KARACHI, Pakistan — The Bank of Credit & Commerce International used a veil of charity, nationalism and religious piety in the country of its birth to avoid paying tens of millions of dollars in taxes. Instead, it channeled most of the huge profits it earned in Pakistan to a corporation owned by a close friend of the bank's founder, to inflationary tax-free bonds and to pet projects of Pakistan's most powerful politician, President Ghulam Ishaq Khan.
Documents obtained by The Times indicate that Ishaq Khan was serving as the nation's most senior finance official when BCCI was granted special tax-free status for its highly profitable Pakistani operations in 1981. That was the year the bank's founder, Agha Hasan Abedi, created a charitable foundation that sheltered the bank's income from taxes and earned Abedi a reputation as a larger-than-life philanthropist among most of his countrymen.
Ishaq Khan--who does not appear to have benefited financially himself--also served as chairman of the BCCI foundation when it made its largest single donations ever: $10 million in grants in 1988 and 1989 to finance a private institute for science and technology, a now-secret facility where the current project director is A. Qadir Khan, the Pakistani scientist most closely associated with the nation's attempts to build a nuclear bomb.
The foundation did assist many of Pakistan's needy and was responsible for many good works. But an analysis of 10 years of BCCI foundation accounts--obtained by The Times and verified in dozens of interviews with present and former BCCI officers--shows that less than 10% of the $60 million in profits BCCI reported it amassed here in the past decade actually went to the nation's indigent and incapacitated, to the institutions that care for them and to the religious and educational "good works" for which Abedi is best known here.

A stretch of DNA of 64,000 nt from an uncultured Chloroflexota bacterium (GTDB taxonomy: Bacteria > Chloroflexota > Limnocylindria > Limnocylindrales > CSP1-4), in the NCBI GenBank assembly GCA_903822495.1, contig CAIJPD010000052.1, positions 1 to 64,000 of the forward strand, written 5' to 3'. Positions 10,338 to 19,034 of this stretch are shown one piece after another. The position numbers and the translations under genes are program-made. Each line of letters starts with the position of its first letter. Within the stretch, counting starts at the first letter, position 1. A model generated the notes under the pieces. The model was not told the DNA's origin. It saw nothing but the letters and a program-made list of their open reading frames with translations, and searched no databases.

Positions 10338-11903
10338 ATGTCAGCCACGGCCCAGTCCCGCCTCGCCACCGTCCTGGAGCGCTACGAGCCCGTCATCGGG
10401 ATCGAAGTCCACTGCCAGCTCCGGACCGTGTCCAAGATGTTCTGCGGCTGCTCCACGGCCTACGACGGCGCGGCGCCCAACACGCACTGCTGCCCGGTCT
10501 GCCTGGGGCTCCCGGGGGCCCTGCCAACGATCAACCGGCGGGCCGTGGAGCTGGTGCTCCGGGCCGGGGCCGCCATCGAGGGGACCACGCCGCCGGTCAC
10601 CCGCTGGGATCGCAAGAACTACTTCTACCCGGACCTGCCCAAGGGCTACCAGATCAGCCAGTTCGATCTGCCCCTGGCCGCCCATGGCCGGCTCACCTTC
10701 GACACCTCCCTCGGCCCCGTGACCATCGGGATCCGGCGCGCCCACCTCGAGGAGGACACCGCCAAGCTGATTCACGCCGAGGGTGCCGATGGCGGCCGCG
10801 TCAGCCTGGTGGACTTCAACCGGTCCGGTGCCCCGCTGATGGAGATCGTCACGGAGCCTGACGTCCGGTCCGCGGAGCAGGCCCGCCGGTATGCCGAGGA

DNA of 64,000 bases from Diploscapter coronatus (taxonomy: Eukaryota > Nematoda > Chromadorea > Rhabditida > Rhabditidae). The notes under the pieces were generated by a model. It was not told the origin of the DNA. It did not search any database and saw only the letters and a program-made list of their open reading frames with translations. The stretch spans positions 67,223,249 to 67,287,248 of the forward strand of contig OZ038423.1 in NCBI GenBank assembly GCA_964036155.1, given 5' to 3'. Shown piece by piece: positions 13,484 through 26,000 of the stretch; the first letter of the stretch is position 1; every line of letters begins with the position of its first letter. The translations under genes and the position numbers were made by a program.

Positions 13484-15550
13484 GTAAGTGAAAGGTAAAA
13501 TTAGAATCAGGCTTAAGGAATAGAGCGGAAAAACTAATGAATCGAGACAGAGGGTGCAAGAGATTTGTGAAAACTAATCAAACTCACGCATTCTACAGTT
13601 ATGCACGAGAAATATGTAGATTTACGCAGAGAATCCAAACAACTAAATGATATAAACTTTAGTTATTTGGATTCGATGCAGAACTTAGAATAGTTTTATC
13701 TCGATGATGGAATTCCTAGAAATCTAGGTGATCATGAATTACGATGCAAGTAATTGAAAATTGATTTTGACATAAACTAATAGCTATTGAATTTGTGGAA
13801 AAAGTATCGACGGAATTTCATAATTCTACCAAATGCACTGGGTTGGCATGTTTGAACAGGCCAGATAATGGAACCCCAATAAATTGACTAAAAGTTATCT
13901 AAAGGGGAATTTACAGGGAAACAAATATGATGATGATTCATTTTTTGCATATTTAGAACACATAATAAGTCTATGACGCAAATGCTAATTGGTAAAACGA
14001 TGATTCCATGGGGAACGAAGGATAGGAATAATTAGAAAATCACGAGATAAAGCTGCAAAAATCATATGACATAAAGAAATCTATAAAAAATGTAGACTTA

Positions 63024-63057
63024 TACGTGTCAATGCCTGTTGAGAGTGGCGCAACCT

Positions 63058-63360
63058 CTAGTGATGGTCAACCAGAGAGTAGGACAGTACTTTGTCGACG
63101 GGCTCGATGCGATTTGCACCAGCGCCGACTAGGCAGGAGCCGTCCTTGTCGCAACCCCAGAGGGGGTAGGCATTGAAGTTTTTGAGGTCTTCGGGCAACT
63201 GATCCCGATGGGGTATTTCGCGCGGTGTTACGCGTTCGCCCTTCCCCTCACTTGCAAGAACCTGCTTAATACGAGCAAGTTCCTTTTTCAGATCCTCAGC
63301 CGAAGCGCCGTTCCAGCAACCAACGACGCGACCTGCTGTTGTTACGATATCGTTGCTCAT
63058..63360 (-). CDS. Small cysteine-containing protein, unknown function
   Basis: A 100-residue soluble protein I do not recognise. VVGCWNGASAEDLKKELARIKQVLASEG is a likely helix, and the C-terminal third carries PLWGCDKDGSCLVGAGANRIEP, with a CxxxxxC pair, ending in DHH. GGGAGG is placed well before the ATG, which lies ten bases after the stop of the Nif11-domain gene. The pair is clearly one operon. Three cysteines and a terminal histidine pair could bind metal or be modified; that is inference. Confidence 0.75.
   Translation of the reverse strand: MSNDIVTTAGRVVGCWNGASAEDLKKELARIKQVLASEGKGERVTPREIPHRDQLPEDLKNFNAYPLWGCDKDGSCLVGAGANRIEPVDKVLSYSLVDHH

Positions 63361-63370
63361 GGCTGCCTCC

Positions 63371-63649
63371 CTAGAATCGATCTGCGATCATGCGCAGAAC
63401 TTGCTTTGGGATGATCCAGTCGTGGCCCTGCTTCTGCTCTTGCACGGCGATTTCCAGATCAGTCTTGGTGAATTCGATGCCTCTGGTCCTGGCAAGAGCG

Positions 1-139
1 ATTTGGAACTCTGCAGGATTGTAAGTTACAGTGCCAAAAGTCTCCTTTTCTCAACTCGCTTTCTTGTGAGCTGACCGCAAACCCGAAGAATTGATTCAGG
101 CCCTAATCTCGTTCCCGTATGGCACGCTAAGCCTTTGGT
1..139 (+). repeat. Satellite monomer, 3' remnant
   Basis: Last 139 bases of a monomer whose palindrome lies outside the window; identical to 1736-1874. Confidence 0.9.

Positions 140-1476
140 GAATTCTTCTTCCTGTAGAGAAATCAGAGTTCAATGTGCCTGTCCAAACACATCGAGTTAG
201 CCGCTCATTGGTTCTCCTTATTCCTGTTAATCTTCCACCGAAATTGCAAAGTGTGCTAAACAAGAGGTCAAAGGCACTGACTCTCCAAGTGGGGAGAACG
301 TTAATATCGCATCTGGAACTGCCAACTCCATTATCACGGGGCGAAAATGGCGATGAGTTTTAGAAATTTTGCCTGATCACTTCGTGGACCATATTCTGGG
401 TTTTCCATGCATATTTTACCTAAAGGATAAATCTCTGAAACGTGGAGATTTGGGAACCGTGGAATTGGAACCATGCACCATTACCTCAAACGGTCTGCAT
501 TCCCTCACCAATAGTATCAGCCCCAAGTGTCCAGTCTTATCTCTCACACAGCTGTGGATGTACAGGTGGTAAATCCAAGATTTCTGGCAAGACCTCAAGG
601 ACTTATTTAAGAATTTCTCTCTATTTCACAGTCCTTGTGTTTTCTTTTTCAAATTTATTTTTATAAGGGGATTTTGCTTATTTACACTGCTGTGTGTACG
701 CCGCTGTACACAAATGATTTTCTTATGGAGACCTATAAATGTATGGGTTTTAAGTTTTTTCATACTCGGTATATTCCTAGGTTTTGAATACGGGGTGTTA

Through its large investments in government bonds that the World Bank has cited as a significant cause of Pakistan's soaring inflation and expanding black economy, the BCCI foundation actually made more money in interest alone than it ever donated to charity.
For each dollar the foundation spent to care for cancer patients or for scholarships for the poor, it spent thousands more on shares of stock in a private Pakistani cement company that has never paid the foundation a single dividend. That company is owned by Abedi's close friend, Saudi entrepreneur Ghaith R. Pharaon. Pharaon was indicted with Abedi in New York last month in the massive bank fraud scandal that has engulfed BCCI's operations in the United States.
And for every dollar the foundation donated to its public showcase project--a long-term slum improvement program in suburban Karachi where the director himself believes BCCI exploited charity in the name of Abedi's personal prestige--it spent tens of thousands more on Abedi's personal pet projects.
They eventually had to be slashed or abandoned when President Ishaq Khan and the rest of the foundation's board, instead, allocated funds for the Ghulam Ishaq Khan Institute for Engineering Sciences and Technology.
"The biggest problem with the BCCI thing is that people have now lost faith in philanthropy," said Prof. S. A. K. Lodhi, a Pakistani scientist who headed for nearly a decade one BCCI-financed sub-foundation that has languished for lack of funds.
Despite apparent conflicts of interest at the top levels of the Pakistani government, the operations of the BCCI foundation do not appear to have violated Pakistani laws.
The foundation's investment in Pharaon's Attock Cement Corp. appears to be permitted under at least one of the 28 broad objectives outlined in the foundation's articles of association, which served as the basis for the government concession allowing it to operate here largely tax-free.
The huge donations to Ishaq Khan's private institute are permitted under the foundation's mandate to "encourage research, investigation, invention, planning and development." That mandate would sanction the financing of nuclear weapons development in a country where an "Islamic Bomb" is viewed popularly and politically as a patriotic mission.
The foundation's sizable investment in tax-free government bonds has left it with a $60-million endowment that still can be donated to charity, if the board so decides.
But the foundation's records show a pattern in BCCI's Pakistani operations that bank sources here said BCCI displayed in many of the 76 counties where Abedi expanded his vast empire into what became the Third World's largest financial institution.
It is a pattern of using money to make more money, to influence key politicians and to shelter as much of it as possible from taxation. It is a pattern that challenges not only Abedi's domestic image as a devout benefactor of the poor but also BCCI's moral case for its defense here and in the West.